Tuesday, May 17, 2022
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Commuters: The unsung populace of UMKC

My idea of UMKC has transformed since starting school last fall.

Confusion and anxiety defined my first semester. Then, the way the university was organized seemed elusive.

As I became more involved on campus through U-News and SIFE, things started to click.

I’m sure many students have felt the same. My experiences are not unique, and many freshmen start out equally confused in their transitions from high school to college, if not more so.

UMKC, like Kansas City, lacks a centralized feel, but compensates by offering a happy medium where most people will fall comfortably in place over time.

We’re a commuter college and four-year state university that offers the charm and appeal of a small liberal arts college.

Most schools choose one approach or the other, but I like UMKC’s unique feel.

UMKC was one of four universities I applied to, and looking back, I have few regrets.

First off, community college was never on my list, not because I felt it was inferior, but namely for prestige. I decided to go with a four-year institution from day one.

One of the schools on my list, Tulane, seemed far too elitist for my taste, while the other, William Jewell College, felt small and cliquish.

Had I decided to go to Kansas University, the fourth on my list, I would have had to live on campus, which would have doubled my educational expense.

UMKC allows students to custom-build their college experiences without placing the same expectations other schools place on students to fit in and follow the crowd.

Our student body is diverse in nearly every facet imaginable.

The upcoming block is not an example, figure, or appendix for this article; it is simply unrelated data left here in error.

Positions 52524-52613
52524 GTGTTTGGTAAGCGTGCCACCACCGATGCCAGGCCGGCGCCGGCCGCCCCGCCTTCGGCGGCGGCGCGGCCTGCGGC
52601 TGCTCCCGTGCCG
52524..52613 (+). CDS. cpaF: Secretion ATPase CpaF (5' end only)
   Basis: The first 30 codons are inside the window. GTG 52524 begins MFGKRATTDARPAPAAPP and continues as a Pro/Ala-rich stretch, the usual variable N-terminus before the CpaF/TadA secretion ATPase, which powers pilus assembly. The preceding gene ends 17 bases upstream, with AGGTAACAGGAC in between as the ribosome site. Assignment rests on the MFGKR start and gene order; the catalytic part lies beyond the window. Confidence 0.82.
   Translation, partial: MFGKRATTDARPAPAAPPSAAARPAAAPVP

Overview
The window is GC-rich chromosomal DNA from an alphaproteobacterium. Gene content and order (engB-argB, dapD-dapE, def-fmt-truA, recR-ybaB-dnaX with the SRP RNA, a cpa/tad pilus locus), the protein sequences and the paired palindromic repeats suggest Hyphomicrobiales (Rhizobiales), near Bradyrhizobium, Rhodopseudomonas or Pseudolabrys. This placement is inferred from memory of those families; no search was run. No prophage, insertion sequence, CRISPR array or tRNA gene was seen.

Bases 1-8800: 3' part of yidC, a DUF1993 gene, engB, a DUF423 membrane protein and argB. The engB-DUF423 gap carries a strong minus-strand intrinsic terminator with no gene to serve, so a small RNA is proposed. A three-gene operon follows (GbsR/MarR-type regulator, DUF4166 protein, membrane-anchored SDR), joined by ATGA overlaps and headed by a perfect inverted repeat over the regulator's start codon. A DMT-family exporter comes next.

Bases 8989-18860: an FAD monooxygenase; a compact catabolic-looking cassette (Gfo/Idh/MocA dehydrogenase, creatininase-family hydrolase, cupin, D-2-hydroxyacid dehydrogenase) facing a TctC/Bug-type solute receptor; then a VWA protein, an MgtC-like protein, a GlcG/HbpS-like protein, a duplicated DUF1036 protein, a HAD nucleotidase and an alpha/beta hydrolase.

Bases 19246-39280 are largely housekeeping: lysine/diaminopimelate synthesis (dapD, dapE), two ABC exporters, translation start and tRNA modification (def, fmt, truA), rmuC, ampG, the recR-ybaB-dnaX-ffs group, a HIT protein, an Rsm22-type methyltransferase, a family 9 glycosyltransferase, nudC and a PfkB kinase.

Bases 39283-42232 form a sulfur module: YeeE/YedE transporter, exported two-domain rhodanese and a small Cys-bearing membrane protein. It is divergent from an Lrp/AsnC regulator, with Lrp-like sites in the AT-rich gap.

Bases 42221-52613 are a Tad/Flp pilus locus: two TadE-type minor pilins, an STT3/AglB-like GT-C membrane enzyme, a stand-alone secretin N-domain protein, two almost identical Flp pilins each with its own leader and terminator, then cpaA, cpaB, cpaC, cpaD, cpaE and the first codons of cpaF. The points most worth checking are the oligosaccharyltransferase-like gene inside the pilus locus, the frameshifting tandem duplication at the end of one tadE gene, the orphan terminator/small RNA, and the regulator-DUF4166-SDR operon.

However, this brings with it certain disadvantages, namely that students seem to go their own separate ways and interaction is limited.

This isn’t because of the elitism that defines the lack of interaction between groups at other schools, but because of UMKC’s uniqueness.

What exactly am I getting at?

It’s the disconnect created by trying to be three different schools at once.

As a commuter, I see a different level of interaction and involvement between commuter students and students who live on campus.

Students who live on campus seem to be involved, and commuter students seem to show up for class, leave, and otherwise have very little interest in the functions of the student body.

I am highly active and engaged in two campus groups. However, I still feel separate from campus because I commute and am not part of a fraternity or other groups.

But I guess it’s the price I pay for living on the periphery of campus social life as a commuter.

As great as UMKC may be, it will never be everything to everyone.

nzoschke@unews.com

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1 COMMENT

  1. I went to UMKC last year for my freshmen year and it’s the most expensive community college ever. Unlike you I didn’t have time to join any organizations because I had a job, and I’d rather make money than friends. During the first week when people are still trying to make friends they talk to you, the first question is always, ” what dorm do you live in”. As soon as you say, “I’m a commuter” they immediately end the conversation and walk away. Being a commuter your freshmen year on UMKC’s campus is the kiss of death.

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